The CHART OF THE DAY we ran today pointed out that in terms of consumption, China today is about where the US was in the early 60s.
But the Credit Suisse report from which that came makes what is perhaps an even deeper point.
Here, check out this cartoon from 1914:
[credit provider=”Credit Suisse”]
Currency! Tariffs! Anti-Trust (see last night’s news).
Of course, it’s like China today.
CS makes an interesting point, then, about what comes next, when all this pump-pushing fails to keep working:
A lot of currently prominent political and economic institutions in US were created during
this period. For example, the Federal Reserve System was established in 1913 after the
two depressions in 1893 and 1907, while the powerful Food and Drug Administration
(FDA) was also established during this period, responding to the public concern of food
safety. On the political front, this was also the period in which women were allowed to vote
and senators were directly elected.
Due to differences in the historical context and the social / economic environment, it is
always difficult to draw an analogy between the historical changes in the US a century ago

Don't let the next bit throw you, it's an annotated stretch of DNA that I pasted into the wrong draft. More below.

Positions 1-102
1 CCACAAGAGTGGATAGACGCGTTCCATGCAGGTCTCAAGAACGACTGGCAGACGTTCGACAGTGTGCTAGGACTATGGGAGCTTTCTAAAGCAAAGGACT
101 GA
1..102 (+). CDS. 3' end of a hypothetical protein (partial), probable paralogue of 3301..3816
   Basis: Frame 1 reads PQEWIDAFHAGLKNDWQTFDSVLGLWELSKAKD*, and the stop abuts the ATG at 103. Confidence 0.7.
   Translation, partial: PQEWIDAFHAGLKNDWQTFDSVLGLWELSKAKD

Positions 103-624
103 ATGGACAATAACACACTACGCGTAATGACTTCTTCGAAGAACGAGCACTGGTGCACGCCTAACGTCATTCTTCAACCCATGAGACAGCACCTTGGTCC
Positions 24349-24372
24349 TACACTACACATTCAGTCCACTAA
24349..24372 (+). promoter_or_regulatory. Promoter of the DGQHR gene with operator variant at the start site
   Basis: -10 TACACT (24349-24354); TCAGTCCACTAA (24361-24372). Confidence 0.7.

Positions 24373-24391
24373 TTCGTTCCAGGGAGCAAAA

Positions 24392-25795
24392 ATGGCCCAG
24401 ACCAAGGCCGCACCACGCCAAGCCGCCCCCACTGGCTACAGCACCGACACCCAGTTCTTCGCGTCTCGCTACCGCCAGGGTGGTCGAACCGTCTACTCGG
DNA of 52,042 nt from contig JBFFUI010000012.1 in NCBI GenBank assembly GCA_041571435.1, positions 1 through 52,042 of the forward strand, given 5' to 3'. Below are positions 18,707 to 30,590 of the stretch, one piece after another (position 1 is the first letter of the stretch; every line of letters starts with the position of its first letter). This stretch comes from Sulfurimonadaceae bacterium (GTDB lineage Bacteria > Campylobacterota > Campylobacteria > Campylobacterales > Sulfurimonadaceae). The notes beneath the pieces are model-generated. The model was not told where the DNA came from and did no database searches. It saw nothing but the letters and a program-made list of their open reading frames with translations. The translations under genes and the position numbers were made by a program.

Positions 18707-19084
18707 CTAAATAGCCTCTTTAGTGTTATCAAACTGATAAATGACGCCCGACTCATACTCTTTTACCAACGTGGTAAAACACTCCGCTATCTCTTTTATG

to what is happening in China currently. However, in the context of change it cannot be
denied that there are also some similarities in terms of the major concerns of key policy
makers in China today with that period. Most notably, after the rapid growth of the Chinese
economy in the past three decades, China is also facing the problems the US faced by the
end of the “Gilded Age”: income inequality, food and other consumer product safety, rising
monopolies, corruption and the demand for government to provide public services, etc.
The establishment of a greater social role for government (ironic, since supposedly China was communist not long ago) is seen by many as crucial to cranking up the domestic purchasing engine (since a safety net would remove the need to save, somewhat).
Anyway, these kinds of analogies shouldn’t be overdrawn as there are numerous holes, but there’s enough in common to merit some pondering.